I met Hans when I was about 14, on a session, when he was about 20 years old – he was right at the cutting edge of music production, so my father bought me a synthesiser and Hans showed me how to programme it! I didn’t see much of Hans for quite a while after that, but when I left college, we had the same agent at Air-Edel Associates, and my father was with them too. I got a call from Maggie, our agent (who still works there!), and she said “Hans was in the middle of writing something for Colgate toothpaste, but he’s had to go to Los Angeles for a movie (which turned out to be Rain Man)”. So I turned up at the studio to help out and finish this one minute long jingle. I was played what Hans had created so far and I thought “It’s finished… I’m not sure what else I can do, this is going to be the easiest job in the world”, but then from 30 seconds onwards it was totally silent! I had to pick up on his brainchild and finish it off, so I kind of got to know the inner workings of his brain which was great.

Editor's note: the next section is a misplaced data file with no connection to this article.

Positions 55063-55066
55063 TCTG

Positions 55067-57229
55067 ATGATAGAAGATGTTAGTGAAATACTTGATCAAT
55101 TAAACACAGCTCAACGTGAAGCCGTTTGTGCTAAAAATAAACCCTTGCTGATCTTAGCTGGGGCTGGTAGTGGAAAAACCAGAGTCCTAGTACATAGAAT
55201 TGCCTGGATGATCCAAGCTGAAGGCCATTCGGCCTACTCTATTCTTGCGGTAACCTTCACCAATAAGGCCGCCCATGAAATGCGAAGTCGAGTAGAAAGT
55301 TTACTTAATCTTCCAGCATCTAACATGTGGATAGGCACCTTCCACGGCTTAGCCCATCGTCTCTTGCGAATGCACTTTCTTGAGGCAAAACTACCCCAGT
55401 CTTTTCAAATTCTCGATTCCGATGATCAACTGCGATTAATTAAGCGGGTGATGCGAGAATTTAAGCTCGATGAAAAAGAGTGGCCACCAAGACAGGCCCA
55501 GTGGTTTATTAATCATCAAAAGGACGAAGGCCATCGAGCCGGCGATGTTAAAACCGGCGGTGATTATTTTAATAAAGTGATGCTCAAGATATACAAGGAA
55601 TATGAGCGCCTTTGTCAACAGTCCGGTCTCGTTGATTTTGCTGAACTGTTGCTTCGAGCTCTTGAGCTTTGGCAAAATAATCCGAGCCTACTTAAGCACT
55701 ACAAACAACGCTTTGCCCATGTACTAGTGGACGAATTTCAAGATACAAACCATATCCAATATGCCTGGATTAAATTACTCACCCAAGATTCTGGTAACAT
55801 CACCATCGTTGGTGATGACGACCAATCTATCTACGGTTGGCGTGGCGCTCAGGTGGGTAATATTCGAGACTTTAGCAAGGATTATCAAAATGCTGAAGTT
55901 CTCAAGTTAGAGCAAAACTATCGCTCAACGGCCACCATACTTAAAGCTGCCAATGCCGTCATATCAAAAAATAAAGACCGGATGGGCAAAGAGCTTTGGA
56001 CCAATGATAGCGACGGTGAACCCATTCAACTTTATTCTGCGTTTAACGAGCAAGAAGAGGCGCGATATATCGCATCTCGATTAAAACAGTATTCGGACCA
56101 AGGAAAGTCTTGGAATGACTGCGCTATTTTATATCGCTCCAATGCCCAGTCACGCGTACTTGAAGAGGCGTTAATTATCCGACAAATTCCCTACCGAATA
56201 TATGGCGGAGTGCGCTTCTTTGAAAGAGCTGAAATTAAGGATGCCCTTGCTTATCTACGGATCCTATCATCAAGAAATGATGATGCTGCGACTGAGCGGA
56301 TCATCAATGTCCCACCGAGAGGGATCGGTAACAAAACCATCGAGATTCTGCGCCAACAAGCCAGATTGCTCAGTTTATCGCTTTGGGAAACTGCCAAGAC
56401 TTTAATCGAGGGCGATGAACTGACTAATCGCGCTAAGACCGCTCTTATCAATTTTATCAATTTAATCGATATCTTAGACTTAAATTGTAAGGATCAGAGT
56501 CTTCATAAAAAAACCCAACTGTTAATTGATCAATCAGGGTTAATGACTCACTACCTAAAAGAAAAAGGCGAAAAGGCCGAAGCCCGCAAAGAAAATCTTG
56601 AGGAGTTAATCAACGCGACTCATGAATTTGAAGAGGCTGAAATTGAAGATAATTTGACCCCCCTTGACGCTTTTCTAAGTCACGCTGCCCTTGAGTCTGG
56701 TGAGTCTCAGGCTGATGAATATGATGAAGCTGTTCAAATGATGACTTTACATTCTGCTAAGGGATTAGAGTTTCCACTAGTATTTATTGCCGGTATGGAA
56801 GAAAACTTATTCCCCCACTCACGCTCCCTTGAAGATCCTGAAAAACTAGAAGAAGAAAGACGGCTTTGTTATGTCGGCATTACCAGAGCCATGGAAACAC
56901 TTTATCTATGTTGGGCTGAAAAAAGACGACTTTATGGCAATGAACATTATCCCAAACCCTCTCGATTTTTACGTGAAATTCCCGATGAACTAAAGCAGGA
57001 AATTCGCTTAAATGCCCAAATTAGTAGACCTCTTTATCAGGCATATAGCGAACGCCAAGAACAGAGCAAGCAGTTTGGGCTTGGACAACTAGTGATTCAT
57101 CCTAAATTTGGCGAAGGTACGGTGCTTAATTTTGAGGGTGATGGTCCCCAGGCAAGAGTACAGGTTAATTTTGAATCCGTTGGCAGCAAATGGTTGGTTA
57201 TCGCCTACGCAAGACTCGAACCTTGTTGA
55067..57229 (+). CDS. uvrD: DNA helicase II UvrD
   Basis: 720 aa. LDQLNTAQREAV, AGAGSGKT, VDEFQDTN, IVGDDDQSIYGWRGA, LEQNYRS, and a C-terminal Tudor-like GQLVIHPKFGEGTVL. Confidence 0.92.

What can we expect from the tour?
Well Lisa Gerrard, who sung the original music in the movie Gladiator is on this tour. During one of the songs in her performance, she hits a particular note which really gets me to my inner core. I wasn’t ready for it when we first started performing, and after she’d finished, I literally couldn’t move my mouth properly. It really affected me, it’s just so powerful and it’s personal to me.
Tell us a bit about writing movie soundtracks.
When I’m composing and writing I think about stories and visual. The idea of using music to tell a story is as old as time, music takes you on a journey. If you listen to pure music like Bach or Beethoven, it can sometimes be hard to get into because it’s so pure. Whereas if you listen to more programmed music, like film music, it really can affect your mood. Sometimes the music in a film is an enhancement of the mood, and Hans does that unbelievable well, that’s why his music so good. Because if you take away the picture, you still have this emotional construct that doesn’t need the picture, and when you put it with the picture, it’s fantastic still!